ASHLAND, Va - The Herald-Progress, a weekly community newspaper covering Hanover County, printed its final edition Thursday, after 137 years in business. Long time readers of the paper, which was first printed in 1881, streamed into the Ashland office Thursday to grab a copy of the final edition and thank the paper's employees.
"Thank you so much for all you guys have done for this community. We sure appreciate it," said one reader. "Hate to see another tradition go."
Tennessee based Lakewood Publishers, Inc. owns the Herald-Progress and said the "the paper was no longer commercially viable."
Employees spent Thursday packing up their office space, flipping through old archives, and greeting longtime readers who stopped by to send their well wishes.
"When they told me, I thought I was going to cry," said Julia Wigginton, the Graphic Designer for the paper. "It's just been the news for Hanover county."
Flipping through copies of the paper that date back to 1919 provides a view of American History with Hanover County lens. Betty Luck, a news assistant and receptionist, said their readers will miss coverage of hyper local moments like wedding announcements, local school events, and annual festivals that built a community feel.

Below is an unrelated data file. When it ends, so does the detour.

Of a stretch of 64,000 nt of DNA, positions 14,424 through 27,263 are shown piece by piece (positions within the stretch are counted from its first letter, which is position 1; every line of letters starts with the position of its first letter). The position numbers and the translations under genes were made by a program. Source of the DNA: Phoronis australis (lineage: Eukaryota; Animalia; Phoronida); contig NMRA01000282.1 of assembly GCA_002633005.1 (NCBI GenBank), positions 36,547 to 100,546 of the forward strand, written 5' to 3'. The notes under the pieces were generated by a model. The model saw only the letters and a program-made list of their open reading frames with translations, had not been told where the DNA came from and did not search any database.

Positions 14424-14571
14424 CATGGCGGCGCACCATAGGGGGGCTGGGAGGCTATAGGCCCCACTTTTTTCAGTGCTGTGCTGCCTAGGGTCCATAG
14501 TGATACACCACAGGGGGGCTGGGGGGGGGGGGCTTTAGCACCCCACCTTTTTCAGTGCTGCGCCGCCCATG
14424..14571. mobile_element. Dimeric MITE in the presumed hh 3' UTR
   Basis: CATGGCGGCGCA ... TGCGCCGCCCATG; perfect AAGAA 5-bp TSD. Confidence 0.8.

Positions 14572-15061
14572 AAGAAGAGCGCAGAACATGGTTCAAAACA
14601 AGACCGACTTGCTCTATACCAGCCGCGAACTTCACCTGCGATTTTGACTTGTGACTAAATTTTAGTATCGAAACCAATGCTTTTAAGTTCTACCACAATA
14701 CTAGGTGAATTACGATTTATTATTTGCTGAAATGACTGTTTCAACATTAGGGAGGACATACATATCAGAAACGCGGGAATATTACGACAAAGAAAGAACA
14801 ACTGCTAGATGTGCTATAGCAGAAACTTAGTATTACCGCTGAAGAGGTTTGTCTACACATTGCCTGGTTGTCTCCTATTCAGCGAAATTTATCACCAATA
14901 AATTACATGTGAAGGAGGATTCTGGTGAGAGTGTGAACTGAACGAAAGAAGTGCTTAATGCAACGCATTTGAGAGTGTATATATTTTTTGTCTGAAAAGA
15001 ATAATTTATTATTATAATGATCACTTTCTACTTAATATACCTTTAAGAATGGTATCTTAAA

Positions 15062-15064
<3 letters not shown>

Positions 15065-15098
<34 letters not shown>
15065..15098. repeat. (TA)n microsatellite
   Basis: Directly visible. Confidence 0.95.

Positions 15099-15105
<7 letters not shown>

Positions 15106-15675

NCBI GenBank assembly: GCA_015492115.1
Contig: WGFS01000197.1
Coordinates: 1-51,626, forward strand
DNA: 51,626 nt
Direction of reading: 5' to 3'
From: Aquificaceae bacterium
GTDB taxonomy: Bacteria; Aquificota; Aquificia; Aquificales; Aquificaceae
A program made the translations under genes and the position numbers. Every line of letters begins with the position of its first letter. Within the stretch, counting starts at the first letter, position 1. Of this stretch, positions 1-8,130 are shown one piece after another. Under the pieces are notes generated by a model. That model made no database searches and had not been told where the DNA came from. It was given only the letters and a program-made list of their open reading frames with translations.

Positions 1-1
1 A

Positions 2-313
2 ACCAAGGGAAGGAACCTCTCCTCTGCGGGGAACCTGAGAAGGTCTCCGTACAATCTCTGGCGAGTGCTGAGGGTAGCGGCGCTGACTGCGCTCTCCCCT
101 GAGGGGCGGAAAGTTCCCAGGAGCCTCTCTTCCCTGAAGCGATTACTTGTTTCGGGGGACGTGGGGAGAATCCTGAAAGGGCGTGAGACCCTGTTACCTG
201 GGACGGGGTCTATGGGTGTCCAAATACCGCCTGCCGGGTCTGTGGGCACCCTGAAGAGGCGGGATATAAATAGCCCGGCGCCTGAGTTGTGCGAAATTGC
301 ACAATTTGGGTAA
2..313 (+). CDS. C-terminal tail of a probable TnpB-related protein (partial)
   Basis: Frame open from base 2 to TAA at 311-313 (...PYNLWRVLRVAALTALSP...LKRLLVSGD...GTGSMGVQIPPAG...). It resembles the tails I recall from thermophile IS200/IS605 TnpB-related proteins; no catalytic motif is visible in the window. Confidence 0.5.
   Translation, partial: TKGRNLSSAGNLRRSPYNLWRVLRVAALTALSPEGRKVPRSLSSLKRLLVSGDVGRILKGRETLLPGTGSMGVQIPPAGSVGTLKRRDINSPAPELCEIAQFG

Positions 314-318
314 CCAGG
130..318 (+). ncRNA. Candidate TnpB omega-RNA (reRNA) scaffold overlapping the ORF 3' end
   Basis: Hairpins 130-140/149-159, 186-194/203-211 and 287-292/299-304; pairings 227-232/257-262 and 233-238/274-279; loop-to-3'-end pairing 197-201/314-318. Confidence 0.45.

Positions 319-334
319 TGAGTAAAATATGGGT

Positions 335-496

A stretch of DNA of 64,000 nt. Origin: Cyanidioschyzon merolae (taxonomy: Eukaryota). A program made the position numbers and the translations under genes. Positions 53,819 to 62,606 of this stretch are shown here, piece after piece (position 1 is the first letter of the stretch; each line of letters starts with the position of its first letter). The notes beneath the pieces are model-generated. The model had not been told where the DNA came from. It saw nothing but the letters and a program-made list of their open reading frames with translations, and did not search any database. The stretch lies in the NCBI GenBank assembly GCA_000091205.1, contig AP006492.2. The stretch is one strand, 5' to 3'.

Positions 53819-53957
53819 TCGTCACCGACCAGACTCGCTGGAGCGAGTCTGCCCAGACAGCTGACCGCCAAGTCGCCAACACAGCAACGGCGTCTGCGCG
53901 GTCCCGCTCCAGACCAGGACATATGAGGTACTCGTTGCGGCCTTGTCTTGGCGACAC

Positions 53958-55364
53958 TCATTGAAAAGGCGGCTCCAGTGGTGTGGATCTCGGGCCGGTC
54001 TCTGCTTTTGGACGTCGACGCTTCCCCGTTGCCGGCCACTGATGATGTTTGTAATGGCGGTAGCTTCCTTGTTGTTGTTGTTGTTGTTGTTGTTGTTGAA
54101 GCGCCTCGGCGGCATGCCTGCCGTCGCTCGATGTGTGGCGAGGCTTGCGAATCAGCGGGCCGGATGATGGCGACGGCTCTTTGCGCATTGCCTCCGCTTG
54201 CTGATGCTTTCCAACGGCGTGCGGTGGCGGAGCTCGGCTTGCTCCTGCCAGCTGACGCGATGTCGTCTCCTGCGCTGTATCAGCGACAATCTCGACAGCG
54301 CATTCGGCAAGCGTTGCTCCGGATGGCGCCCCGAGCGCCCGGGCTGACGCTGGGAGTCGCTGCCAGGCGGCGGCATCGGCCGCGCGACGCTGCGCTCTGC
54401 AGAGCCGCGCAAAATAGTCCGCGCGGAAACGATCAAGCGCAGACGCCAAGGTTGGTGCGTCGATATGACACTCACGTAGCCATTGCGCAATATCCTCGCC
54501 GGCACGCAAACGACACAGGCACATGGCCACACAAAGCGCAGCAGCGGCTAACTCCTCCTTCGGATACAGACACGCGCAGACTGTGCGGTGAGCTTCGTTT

"It just makes you think of them as real people, and wonder more about them," Luck said. " Hanover County, and Ashland in particular, is a small town at heart, and that seems to be going by the wayside today, but it's still here and it's great. "
Wigginton said like many community papers around the country, declining ad revenue has been rough on the paper's financial position. Many of the small businesses that used to purchase ads can no longer afford to advertise in community papers and larger publications, Wigginton said.
The Herald Progress also publishes The Caroline Progress. With both papers shutting down, three community newspapers in Central Virginia have closed already this year. Earlier in 2018, the Hopewell News announced they were ending operations.
Wigginton said after seeing the outpouring of support from community members Thursday, their employees are hopeful a local entity would show interest in reviving the Herald-Progress at some point.
The paper's archives will be donated to Randolph-Macon College, or a historical society.